The Institute’s oceans programming includes the Ocean Community Strategy Roundtable (2014) and the Ocean Community Study and Dialogue (2013). These initiatives built on the Institute’s previous work on conservation and marine protection, including the Aspen Dialogue and Commission on Arctic Climate Change and Dialogue Series on Conservation in the 21st Century. The Energy & Environment Program continues to develop programming in this area, currently building initiatives on scaling marine spatial planning, the role of sustainable fisheries in food security, and the impact of climate change on our oceans.
THE OCEAN COMMUNITY STRATEGY ROUNDTABLE (2013-2014)
The Ocean Community Strategy Roundtable was convened at Aspen Wye River in December 2013 to assess the steps required for scaling investment in and deployment of ocean conservation tools in both small-scale coastal fisheries and large-scale MPAs. This roundtable served as a platform for the ocean community to align socioeconomic and conservation goals, including the promotion of Public- Private Partnerships through a new set of stakeholders, from policymakers to fishermen.
The Roundtable report focuses on several key areas as potential keys to the success of new conservation models being used to scale marine protection efforts, particularly the development of government-led change through PPPs, the role of corporations with shared agendas in promoting conservation, and new subcontractor models of conservation implementation.
THE OCEAN COMMUNITY STUDY & DIALOGUE (2012-2013)
The Ocean Community Report is a product of the Energy & Environment Program’s Ocean Community Study & Dialogue (2012-2013), a year-long study of opportunities for improving the design and implementation of spatial management strategies and policies that can reduce the impact of overfishing on ecosystems and fisheries biomass. In this study, the Aspen Institute partnered with Duke University’s Nicholas Institute for Environmental Policy Solutions and the Institute’s own Advocacy Planning and Evaluation Program to survey recent funding, policy and advocacy related to establishing marine protected areas.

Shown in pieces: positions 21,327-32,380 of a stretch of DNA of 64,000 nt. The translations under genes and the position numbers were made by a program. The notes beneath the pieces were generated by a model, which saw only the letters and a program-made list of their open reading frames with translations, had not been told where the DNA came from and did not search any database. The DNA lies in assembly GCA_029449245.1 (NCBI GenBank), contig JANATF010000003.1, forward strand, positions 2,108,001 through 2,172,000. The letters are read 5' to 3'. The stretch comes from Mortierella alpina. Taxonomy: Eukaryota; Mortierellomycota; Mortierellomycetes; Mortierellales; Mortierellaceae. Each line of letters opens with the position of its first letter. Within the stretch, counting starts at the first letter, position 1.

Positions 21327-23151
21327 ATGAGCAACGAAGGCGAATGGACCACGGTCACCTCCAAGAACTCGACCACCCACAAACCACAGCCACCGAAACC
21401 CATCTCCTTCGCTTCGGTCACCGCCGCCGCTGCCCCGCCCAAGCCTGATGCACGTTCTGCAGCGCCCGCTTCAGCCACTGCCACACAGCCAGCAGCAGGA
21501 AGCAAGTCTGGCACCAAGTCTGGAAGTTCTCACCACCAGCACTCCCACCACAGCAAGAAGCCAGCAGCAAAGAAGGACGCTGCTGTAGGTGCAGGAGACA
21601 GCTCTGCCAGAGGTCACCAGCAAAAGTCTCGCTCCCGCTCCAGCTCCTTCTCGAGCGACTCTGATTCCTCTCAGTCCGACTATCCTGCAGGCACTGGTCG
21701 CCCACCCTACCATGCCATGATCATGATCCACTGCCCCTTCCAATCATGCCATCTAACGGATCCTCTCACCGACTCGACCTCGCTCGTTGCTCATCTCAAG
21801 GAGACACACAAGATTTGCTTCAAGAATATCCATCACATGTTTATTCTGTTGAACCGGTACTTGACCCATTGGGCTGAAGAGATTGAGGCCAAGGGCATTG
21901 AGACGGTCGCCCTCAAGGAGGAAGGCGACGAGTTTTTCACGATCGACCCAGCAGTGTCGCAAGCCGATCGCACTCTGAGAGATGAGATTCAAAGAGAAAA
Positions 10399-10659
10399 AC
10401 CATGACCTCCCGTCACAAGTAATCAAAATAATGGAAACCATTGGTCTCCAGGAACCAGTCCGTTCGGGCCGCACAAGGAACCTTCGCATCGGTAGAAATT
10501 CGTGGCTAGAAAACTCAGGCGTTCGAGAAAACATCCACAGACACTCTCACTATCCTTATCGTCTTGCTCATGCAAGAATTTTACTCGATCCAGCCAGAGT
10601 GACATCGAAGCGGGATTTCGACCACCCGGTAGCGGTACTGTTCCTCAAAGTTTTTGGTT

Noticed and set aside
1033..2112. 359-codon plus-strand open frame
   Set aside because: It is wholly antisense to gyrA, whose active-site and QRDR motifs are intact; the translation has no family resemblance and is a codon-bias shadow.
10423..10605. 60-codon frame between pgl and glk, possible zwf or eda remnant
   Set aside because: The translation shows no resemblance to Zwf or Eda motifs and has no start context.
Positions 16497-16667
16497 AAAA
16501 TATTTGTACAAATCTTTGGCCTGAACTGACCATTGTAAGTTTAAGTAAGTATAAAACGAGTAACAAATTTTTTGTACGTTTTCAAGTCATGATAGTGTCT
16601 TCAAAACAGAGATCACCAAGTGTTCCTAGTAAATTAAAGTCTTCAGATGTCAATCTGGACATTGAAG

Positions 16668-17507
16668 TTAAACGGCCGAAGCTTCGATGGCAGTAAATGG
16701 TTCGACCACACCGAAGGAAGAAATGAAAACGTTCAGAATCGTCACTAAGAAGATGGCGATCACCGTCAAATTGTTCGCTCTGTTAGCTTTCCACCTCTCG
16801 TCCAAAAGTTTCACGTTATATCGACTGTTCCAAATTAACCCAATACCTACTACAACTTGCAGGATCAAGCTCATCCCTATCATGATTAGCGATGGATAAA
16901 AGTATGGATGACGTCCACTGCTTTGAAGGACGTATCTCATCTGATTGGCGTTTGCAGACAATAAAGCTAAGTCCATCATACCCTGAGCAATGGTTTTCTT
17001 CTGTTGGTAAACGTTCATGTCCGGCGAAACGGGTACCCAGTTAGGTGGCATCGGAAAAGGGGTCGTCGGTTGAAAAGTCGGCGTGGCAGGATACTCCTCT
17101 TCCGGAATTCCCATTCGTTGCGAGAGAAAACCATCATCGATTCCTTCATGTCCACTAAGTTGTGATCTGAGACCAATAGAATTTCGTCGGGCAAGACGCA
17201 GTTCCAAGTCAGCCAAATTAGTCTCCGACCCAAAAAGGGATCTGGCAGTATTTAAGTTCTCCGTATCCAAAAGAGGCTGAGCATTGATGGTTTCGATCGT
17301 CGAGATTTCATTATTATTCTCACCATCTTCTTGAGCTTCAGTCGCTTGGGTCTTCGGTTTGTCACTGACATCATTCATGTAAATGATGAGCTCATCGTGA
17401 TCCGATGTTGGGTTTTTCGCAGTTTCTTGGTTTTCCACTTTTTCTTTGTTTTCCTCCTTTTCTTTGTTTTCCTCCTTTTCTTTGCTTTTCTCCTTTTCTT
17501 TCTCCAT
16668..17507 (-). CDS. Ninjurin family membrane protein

Adding to the findings in these studies, the Institute also convened an in-person, multi-day dialogue at Fort Baker, California, in December 2012. Some thirty members of the ocean conservation community, including major funders, marine scientists, policymakers and conservation leaders were present.
The resulting Ocean Community Report targets several key areas of opportunity in which the ocean conservation community can improve its efficacy. These opportunities include strengthening collaboration between conservation groups (and creating funder incentives to do so) and developing an information clearinghouse for the community through which efforts can be aligned. The report also highlights the importance of improving communications by reframing conservation within other nationally prioritized issues such as economic development or food security, including the voices of unorthodox stakeholders, and training political and business leaders to become informed spokespeople for conservation.
The Aspen Institute collaborated with several organizations on the Oceans Community Study & Dialogue:
•Aspen Institute Advocacy Planning & Evaluation Program
•Nicholas Institute for Environmental Policy Solutions
Our sincere gratitude to the Waitt Foundation for their dedication and support of these efforts.